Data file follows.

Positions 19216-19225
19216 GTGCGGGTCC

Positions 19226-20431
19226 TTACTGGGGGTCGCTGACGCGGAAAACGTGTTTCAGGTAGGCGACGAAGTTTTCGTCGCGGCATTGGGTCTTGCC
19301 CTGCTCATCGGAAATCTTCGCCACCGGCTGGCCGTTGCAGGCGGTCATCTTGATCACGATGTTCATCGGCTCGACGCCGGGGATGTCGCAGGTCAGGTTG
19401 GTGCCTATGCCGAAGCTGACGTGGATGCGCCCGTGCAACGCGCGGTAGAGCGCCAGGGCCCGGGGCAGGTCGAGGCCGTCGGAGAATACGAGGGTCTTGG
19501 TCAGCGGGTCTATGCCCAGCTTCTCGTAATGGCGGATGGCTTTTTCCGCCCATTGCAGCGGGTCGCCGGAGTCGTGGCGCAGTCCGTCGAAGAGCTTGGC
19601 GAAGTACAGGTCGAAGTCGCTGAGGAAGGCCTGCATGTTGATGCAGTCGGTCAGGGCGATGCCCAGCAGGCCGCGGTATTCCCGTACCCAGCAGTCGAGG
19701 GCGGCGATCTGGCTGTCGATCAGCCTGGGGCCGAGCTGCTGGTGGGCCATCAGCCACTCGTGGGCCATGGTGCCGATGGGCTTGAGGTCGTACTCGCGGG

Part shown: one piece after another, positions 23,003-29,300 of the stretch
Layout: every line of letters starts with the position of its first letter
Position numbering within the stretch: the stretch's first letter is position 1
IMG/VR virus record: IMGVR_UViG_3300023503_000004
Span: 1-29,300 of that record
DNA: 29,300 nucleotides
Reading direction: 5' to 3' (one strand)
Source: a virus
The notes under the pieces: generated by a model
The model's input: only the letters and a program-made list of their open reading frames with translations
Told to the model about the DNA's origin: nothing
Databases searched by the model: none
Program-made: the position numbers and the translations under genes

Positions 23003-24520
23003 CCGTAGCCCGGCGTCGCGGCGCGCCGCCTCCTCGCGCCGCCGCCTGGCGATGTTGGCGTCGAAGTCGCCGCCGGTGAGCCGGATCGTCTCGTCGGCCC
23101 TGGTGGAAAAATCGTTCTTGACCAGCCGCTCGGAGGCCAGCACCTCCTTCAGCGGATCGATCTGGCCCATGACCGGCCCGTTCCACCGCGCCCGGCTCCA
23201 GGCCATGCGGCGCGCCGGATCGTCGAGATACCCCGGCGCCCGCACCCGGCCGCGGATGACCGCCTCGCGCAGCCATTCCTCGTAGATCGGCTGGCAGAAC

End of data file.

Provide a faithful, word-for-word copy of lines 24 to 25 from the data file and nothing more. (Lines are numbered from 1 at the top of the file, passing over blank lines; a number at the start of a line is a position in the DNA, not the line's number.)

23003 CCGTAGCCCGGCGTCGCGGCGCGCCGCCTCCTCGCGCCGCCGCCTGGCGATGTTGGCGTCGAAGTCGCCGCCGGTGAGCCGGATCGTCTCGTCGGCCC
23101 TGGTGGAAAAATCGTTCTTGACCAGCCGCTCGGAGGCCAGCACCTCCTTCAGCGGATCGATCTGGCCCATGACCGGCCCGTTCCACCGCGCCCGGCTCCA